I learned from my English book these are synonyms. However I am curious to know what the specific usage of each word is. How much interchangeable are they with each other?

Consider the sentence below.

Raghu has been reprimanded by the principal for his low scores in term exams. His face is _.

Which word is suitable to fill the blank, and why? I have difficulty in choosing the right word in this case.

Dictionary meanings:

Glum: looking or feeling dejected; morose;

Morose: sullen and ill-tempered

Sulky: morose, bad-tempered, and resentful; refusing to be cooperative or cheerful

Grumpy: bad-tempered and sulky.

Glower: have an angry or sullen look on one's face; scowl

For me, all the words seem suitable to fill the blank.

  • 2
    Have you looked these words up in a dictionary? Dec 13 '12 at 16:46
  • 1
    What can the community add here that a dictionary has not told you? That's what we need to know. Please show your own research and ask the question based on that, so that others don't rehash what you have (or should have) already done.
    – Andrew Leach
    Dec 13 '12 at 16:47
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    Glower is not an adjective: it is a verb.
    – Colin Fine
    Dec 13 '12 at 16:50
  • @AndrewLeach, Thank you so much for your suggestion. Dictionary saying one and the same for these words. I am putting the suitable meanings for the dictionary here. Please look and advice. Thanks in advance
    – Hanu
    Dec 13 '12 at 17:06
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    The daft thing about this question is that (lacking any more precise context than we're given here) I'd probably go for sullen. It appears twice in OP's definitions, and I personally associate it with "reaction to reprimand" more strongly than anything else on OP's list of alternatives (except perhaps sulky). Dec 13 '12 at 22:07

Going beyond the dictionary definitions:

To glower

is a verb meaning to look at someone threateningly. It is not at all like the others. Someone who is sulking might glower, but if they are glum or morose (kind of depressed) probably not.


means that someone is -reacting- in a negative way not aggressively, not happily. Think of a sour, tired old man who is not getting what he wants, or snaps at you for very minimal reasons. Grumpy is a passive anger.


To sulk is to act dejected and annoyed, like a teenager who has to attend a much younger sibling's birthday party. It may be confused with grumpy but is not a kind of anger. The adjective 'sulky' is not as common as the verb 'to sulk' and its derivatives.

That leaves

glum and morose.

These are synonyms for looking depressed. Morose is more of a personality trait, whereas glum sounds more like a temporary thing.

You didn't mention the word 'mope'. It is similar to 'sulk' but is closer to glum/morose with the connotation of 'feeling sorry for oneself'.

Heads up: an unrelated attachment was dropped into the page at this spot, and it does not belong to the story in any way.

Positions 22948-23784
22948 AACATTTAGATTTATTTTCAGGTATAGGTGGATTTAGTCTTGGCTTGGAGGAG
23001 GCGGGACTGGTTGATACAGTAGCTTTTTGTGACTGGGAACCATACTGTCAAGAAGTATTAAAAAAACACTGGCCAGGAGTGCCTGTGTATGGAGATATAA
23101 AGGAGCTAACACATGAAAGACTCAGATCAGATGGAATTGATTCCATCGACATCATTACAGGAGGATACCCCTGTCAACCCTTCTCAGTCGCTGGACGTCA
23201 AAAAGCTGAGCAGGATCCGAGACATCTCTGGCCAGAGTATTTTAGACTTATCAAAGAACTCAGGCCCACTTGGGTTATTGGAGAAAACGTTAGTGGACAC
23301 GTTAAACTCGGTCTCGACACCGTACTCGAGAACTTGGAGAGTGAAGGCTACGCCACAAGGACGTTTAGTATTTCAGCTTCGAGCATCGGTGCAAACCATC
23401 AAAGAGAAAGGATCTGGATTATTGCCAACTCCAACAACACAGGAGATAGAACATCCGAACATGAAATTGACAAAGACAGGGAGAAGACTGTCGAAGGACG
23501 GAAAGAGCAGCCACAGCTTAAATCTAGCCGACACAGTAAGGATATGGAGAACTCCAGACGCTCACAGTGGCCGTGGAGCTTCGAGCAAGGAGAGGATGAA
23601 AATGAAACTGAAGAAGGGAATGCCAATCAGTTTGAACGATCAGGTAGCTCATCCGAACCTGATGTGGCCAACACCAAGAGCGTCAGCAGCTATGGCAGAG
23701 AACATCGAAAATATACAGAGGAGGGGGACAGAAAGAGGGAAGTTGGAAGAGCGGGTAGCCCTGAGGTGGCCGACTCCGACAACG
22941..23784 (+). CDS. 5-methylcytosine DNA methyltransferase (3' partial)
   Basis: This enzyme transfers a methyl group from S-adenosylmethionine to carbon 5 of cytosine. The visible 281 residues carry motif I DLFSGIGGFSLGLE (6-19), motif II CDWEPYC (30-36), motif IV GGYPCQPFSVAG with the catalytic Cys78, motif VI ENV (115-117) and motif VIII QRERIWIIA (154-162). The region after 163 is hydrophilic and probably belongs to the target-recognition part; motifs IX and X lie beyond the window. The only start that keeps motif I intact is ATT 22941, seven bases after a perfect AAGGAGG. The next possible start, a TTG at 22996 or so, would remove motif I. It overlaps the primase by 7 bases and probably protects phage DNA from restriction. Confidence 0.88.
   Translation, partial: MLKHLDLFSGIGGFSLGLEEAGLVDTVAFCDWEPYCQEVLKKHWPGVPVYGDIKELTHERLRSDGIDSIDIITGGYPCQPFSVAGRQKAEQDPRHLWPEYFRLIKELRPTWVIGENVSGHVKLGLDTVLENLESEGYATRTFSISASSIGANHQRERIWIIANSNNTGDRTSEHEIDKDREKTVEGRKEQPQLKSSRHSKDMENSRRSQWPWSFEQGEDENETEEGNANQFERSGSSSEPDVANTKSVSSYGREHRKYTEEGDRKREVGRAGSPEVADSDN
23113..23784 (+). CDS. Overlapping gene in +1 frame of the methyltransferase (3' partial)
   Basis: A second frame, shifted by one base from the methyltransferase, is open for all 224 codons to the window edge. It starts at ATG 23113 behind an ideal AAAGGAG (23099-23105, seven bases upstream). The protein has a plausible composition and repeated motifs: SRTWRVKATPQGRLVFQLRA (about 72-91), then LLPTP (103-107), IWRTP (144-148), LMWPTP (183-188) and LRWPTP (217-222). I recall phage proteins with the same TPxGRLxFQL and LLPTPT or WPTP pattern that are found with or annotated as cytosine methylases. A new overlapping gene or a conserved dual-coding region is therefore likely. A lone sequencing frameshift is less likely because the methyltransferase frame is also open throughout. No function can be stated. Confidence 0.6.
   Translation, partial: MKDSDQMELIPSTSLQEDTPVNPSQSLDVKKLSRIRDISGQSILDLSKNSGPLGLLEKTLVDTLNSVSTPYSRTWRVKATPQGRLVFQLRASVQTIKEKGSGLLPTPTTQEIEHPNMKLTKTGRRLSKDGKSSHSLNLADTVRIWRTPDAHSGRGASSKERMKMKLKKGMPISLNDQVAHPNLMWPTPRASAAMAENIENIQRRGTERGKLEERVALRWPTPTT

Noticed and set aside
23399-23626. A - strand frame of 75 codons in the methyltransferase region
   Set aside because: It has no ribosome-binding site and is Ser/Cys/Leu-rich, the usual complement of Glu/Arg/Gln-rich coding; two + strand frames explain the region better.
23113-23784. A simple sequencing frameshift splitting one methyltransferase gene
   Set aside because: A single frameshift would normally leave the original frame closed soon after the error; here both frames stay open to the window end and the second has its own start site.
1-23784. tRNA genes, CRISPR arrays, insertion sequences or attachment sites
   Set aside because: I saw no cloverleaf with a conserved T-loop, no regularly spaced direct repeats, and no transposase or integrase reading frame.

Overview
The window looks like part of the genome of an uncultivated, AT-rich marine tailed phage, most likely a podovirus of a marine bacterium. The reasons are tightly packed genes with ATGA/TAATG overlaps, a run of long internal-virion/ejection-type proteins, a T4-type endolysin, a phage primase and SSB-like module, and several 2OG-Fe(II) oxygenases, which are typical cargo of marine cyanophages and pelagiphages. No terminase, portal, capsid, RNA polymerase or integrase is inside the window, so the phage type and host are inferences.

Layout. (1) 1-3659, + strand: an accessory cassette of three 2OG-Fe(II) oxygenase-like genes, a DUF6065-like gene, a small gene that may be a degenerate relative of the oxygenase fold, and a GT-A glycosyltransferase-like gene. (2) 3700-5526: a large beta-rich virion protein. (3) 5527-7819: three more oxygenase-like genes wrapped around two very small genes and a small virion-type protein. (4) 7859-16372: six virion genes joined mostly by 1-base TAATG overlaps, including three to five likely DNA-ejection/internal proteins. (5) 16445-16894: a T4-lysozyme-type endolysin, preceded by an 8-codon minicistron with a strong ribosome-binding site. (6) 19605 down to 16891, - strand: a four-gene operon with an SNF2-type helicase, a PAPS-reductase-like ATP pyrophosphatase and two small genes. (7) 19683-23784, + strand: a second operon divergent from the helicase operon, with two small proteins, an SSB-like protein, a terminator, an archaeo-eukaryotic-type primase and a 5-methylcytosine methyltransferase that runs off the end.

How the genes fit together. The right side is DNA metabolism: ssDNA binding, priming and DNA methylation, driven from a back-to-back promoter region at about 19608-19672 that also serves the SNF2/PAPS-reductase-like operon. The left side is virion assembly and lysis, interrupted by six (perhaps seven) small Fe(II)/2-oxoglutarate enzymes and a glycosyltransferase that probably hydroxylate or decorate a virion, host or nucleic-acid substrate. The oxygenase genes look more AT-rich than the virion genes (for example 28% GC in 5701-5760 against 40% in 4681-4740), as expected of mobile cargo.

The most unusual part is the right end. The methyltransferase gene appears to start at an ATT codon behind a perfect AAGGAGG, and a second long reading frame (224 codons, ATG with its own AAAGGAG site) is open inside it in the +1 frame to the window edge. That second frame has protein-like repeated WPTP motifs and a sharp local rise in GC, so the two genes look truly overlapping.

As you found from the dictionary, the words can be considered somewhat synonymous. However, which word you choose depends on what specific shade of meaning you wish to convey, and has everything to do with precisely how Raghu takes the reprimand.

If Raghu is glum, then he is simply sad because he knows he needs to get better marks. Perhaps he is thinking about how another low score on the next test would affect his chances of getting a good job after he graduates. He knows that getting good marks is his responsibility.

If Raghu is morose, he may be upset because he doesn't like school, doesn't care about his marks, and was embarrassed at being reprimanded, and the prospect of more school and more reprimands stretches out for months or years before him; and this makes him feel depressed as well as upset. He knows that getting good marks is his responsibility, but he doesn't care about it.

If Raghu is sulky, he feels that the reprimand was undeserved because he got the best marks he could manage, and perhaps he thinks the principal singled him out when he knows other kids got bad marks too, or that the person who gave out the marks was too harsh and didn't give him the marks he deserved. He doesn't feel like there's anything he should be doing to get better; it's somebody else's fault, not his. He feels sorry for himself because he was treated unfairly; he does not admit that he is responsible for his bad marks.

If Raghu is grumpy, he is probably thinking that while the reprimand was deserved in some way (his marks were indeed low), there were things that could have happened to improve his score. Perhaps he read the wrong chapters of his textbook, or his tutor didn't show up to help him. He is upset at whatever went wrong that caused him to get low marks, whether the problem was his fault or not.

As mentioned, glower is a verb, not an adjective, and doesn't really fit with the other four words. You could say that Raghu is glowering, though, which would mean that he looks angry, as if he is ready to start a fight with someone. It's quite likely that he is glowering because he is grumpy.

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